Here your last chance to get some visibility in the book. It is the last participatory double-page section dedicated to knowledge and experience from members on the Hub. The best contributions will feature in the print version!
Share your experience on what the biggest obstacles to business model innovation are! We prefer experience over opinion ;-)
speak about something you experienced
address relevant issues
if you want you can give a hint how you overcame that obstacle (but it has to fit the below "limited space rules")
provide a bit of context (e.g. was it in a start-up, in a multinational or a SME)
Your answer should be maximum 50 words and 300 characters (including spaces). Longer answers will not be considered. We want to fit a maximum of contributors and their experience on this double page.
In the public sector (government) challenges to innovation are often driven by:
- transient executive leadership who measure success in short term achievements,
- change fatigue,
- reluctant to change status quo,
- an organization that doesn’t think of itself as a business.
Imagine a business model is an complex object,
consisting of objects connected with each other,
then any change of an object also affects other objects and its values.
And if we know that a business model is only optimally if the profit curve is optimally,
then the management of the impact on the profit curve is the biggest obstacle in business model innovations - in practice.
Innovation is the synthesis of knowledge into new or unique combinations – the value proposition canvas. The biggest obstacle is a belief that models must contain every detail - experience shows that clients ask for a lot but settle for simplicity once they have insight to their business.
I have found that the management and key employees in many SME companies lack a common framework and language for discussing Business Model Innovation. They do not have the theoretical background, but they are essential to the process because they are the ones who know the business.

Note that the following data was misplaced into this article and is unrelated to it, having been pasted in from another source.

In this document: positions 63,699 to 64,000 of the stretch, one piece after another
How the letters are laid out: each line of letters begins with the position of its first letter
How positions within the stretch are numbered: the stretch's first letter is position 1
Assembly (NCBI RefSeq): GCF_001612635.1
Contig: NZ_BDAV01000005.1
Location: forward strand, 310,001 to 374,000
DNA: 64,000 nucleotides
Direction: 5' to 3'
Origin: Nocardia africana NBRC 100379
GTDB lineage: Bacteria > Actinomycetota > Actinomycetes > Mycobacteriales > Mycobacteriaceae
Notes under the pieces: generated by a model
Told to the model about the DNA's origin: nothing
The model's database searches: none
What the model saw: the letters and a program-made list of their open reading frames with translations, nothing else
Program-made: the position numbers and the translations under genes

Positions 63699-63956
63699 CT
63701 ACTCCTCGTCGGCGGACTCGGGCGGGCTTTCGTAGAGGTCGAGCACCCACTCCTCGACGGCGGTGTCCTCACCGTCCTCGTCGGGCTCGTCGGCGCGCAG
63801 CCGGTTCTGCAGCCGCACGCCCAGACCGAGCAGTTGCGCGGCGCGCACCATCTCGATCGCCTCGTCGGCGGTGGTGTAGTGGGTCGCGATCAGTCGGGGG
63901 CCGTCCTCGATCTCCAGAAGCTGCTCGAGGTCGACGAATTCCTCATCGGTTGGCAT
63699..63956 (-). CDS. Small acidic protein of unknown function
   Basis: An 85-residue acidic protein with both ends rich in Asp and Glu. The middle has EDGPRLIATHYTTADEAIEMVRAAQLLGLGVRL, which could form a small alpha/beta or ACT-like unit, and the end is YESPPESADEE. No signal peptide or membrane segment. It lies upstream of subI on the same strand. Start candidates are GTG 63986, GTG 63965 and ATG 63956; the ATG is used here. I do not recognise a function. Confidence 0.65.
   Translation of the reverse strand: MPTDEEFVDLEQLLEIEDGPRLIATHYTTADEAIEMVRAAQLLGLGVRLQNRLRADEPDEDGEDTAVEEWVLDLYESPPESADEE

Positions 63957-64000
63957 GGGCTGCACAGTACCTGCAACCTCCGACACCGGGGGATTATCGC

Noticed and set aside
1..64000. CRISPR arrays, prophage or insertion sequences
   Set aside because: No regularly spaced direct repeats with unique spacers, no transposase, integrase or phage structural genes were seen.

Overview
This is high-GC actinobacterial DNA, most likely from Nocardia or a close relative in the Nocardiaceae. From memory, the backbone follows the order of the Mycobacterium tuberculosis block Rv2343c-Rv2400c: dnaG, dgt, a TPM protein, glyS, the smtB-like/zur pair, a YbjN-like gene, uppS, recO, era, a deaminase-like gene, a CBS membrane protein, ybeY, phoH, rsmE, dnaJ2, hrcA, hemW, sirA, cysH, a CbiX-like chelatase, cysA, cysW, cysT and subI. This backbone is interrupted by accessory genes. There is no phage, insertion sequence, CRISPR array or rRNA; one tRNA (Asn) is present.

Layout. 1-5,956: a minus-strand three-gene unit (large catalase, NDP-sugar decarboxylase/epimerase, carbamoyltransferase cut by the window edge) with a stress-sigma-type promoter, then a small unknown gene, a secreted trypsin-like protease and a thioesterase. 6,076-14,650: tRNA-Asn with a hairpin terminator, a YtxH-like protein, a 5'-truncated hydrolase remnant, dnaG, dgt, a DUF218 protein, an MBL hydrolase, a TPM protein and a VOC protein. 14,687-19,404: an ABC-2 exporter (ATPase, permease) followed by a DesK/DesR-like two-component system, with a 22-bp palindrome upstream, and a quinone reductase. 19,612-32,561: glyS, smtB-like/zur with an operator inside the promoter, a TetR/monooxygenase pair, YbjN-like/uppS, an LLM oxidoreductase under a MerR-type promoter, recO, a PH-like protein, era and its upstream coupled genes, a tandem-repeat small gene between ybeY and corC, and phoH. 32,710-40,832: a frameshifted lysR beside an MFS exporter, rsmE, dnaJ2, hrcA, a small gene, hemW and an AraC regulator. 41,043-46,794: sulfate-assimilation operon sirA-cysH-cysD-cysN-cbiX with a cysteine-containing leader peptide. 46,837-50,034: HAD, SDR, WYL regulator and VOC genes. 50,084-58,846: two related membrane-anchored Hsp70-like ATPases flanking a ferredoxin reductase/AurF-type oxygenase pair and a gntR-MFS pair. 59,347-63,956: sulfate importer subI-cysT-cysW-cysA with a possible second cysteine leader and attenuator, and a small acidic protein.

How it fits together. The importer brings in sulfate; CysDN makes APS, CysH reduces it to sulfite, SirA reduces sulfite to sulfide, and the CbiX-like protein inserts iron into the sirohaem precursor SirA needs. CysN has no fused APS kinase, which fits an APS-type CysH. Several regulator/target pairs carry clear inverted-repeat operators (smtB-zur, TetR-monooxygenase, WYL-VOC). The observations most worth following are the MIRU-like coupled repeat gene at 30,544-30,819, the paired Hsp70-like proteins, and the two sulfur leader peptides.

I have seen the biggest impediment for business value innovation is the mental models of executives and the Board. The lack of candor and fear of deviating from the status-quo sets in group think. Executives are comfortable with 'exploit' phase and not 'explore' phase which is unknown and hence risky.
The collectively shared mental model. In the 90s PC's were the emerging business model in the computer industry. DEC saw themselves as manufacturer of large computer systems. Over 1 billion US dollars was spent on developing a mainframe computer. Shortly after DEC was taken over by PC-maker Compaq.
Fear to take risks. As a CEO you need courage to take a business model innovation decision. In 2005, Dutch telecom provider KPN decided to migrate proactively to IP and thus to cannibalize their traditional business. KPN are now internationally recognised as outperformer in the telco industry.
Innovation not a part of the company culture. In many once successful companies, that do not exist anymore, individual employees have discussed at the water cooler how they saw things go terribly wrong. Yet, the collective organisation froze and was not capable to change their course and destiny.
Get your priorities right to achieve both short- and long-term goals. I believe successful companies have business model innovation altered as a continuous development strategy. Incremental development is important, but try to invest more in innovation recognized as differential or breakthrough.
the nine building blocks are generic. This is strong about the model because you can create a common language between different kind of people and can create a new model without losing in details. For futher implementation I found it difficult too found a right way because every building block is a concept on his own with his own variables and a lot uncertainties and interdepencies. Further the Kaplan and Norton sythematic is a very personal one because strong points and weakness points differ between people and without a solid basis business model it is difficult to make the right choices between the inspiring ideas. Maybe this is entrepreneurship...
In stock markets, new product-market combinations are met with scepsis, deepening customer intimacy is rewarded: Amazon’s stock underperformed for a year after the launch of the S3 strategy. Apple’s stock outperformed straight from the launch of iTunes and again at the launch of the iTunes store.